• 70 months ago
  • 3 points

Too bad you didn't get that 7870. I would have gone with a 660 in its place. Nice build and excellent description.

  • 70 months ago
  • 1 point

Thank you. It definitely would have been nicer with the 7870. For whatever reason I didn't get a Nvidia card, despite plenty being in stock. Due to the mining prices, there is a good chance that I will be going team green when the time comes. I don't imagine that I'll be disappointed.

  • 70 months ago
  • 2 points

i would personally flip the PSU around so it isnt intaking all the warm air from inside the case.

  • 70 months ago
  • 2 points

I always do it that way too :) however it could be that he doesn't have a fan filter on the bottom of the case and/or its going on carpet. Personally I agree with you though :)

  • 70 months ago
  • 1 point

Based on testing done by techPowerUp, even at 40+C intake temperature and 110% load, efficiency remained above 90%. It doesn't help that it sits on carpet. There is a side intake fan blowing directly above the PSU, so hopefully that will mitigate any ill effects.

  • 70 months ago
  • 2 points

ah so it is sitting on carpet makes sense then.

  • 70 months ago
  • 2 points

great build except i find the SSD useless with the 990FX R2.0 as it loads windows 7 comparably fast as an SSD does and i would have put an Asus R9 270 instead for a GPU and the CPU is quite a bit overkill for gaming, 6-cores are far from going to be integrated yet, gonna take at least 5 more years as Quads have yet to be completly supported by most games so the 6-core is a bit of waste of money for gaming unless you do image/vids editing but overall excellent build, +1 for sure :)

  • 70 months ago
  • 1 point

You reminded me to put some very important information in the main description. Concerning the GPU, I built this back in September, so the new AMD cards hadn't been released at that point. If I were to have to make a choice right now (as if I were doing a clean build), I would probably go with a $500 range enthusiast card. Always want bigger and better I suppose. As far as the SSD, I can see where you're coming from. But it sure is nice for program load times (basically nonexistent). It'll definitely be nice when the developers take full advantage of multi-core CPUs. I do some video editing (mostly remuxing things) so it does help some. Thanks for the input. It's so nice to talk to knowledgeable people online for a change haha. Those Youtube comments, I swear...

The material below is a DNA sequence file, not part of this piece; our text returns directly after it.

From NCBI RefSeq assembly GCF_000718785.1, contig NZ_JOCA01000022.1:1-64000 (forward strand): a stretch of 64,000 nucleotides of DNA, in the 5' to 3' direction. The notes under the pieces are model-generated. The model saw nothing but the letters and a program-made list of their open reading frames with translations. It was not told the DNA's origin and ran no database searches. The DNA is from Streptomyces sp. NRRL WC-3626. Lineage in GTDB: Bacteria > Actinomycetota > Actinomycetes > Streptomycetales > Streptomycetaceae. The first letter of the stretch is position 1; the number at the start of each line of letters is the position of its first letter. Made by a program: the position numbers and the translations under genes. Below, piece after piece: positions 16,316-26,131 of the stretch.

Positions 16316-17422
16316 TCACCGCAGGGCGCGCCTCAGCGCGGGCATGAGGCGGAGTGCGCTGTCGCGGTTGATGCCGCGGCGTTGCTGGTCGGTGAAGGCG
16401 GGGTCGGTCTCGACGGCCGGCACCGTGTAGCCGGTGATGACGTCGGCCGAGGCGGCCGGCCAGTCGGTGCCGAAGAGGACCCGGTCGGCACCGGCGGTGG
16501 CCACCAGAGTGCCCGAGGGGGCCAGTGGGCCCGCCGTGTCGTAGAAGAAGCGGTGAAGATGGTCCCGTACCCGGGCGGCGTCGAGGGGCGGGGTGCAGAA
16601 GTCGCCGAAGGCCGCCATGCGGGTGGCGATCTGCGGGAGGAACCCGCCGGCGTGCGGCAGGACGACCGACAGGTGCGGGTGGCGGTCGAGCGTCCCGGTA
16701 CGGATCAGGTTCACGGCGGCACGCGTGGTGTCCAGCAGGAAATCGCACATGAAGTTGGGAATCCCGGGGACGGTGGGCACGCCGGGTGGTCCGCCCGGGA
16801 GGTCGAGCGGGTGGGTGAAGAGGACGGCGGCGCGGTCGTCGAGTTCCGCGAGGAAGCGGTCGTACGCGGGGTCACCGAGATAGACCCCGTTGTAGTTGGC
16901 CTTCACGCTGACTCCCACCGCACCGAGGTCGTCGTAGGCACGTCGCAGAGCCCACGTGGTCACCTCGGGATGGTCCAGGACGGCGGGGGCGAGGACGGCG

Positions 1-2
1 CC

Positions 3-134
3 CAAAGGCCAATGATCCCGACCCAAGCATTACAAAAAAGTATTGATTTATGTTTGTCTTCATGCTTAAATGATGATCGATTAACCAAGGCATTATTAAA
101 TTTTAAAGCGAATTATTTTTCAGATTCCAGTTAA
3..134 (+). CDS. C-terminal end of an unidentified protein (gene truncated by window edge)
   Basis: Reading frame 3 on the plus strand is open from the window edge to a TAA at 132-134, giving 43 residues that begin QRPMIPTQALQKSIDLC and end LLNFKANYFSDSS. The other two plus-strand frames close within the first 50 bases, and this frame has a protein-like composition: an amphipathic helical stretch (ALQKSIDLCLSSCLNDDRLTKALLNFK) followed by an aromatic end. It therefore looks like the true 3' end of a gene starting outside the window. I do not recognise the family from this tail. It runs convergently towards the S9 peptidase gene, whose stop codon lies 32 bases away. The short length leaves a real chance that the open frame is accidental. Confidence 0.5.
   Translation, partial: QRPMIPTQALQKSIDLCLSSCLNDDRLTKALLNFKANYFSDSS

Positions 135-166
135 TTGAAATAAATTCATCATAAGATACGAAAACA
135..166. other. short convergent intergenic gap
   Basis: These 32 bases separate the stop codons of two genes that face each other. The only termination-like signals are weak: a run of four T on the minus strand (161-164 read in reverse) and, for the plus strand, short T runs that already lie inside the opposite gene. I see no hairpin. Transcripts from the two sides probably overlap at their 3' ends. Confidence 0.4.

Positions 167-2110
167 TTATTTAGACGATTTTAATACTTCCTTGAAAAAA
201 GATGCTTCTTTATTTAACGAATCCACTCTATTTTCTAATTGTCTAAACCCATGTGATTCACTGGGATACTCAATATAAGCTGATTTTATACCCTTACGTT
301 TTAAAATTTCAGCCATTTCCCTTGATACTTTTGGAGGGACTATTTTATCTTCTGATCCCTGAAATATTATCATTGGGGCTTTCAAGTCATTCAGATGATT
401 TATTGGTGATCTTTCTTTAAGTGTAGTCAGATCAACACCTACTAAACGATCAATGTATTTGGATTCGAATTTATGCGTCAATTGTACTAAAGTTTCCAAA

• 70 months ago
  • 2 points

Nice build, you could have saved a bit of $$ getting a lower wattage psu. 860 is overkill imo, for that rig.

  • 70 months ago
  • 1 point

I wholeheartedly agree. With my ultimate goal in mind (custom loop and dual cards) however, it makes a little more sense. Also, a full modular Seasonic-based PSU for $140? Hard to pass that up. Thanks for looking!

  • 70 months ago
  • 2 points

Question: I have my PC built, and I was doing some cable management today, I discovered the area above my CD Drive to be empty, so I shoved my extra cables and slack into there (like your picture shows), now is that what it is supposed to be used for? and also, does that CPU cooler use a 4 pin connector to the mobo?

  • 70 months ago
  • 1 point

Cable management is a bit odd in that there is no exact method for every single build. I put my extra wires above my disc drive because it was a large area, and the drive would act as a shelf of sorts. Is that what a 5.25" bay supposed to be used for? No. Will it work and make everything look better? You bet. I experimented with routing the cables several different ways before I settled on what I thought would work best for my particular situation. It can be fun if a bit tedious. The fan on the CPU cooler is a 4 pin (PWM) fan. Stock Cooler Master that came with the 212 EVO. Couldn't tell you what the part number is however.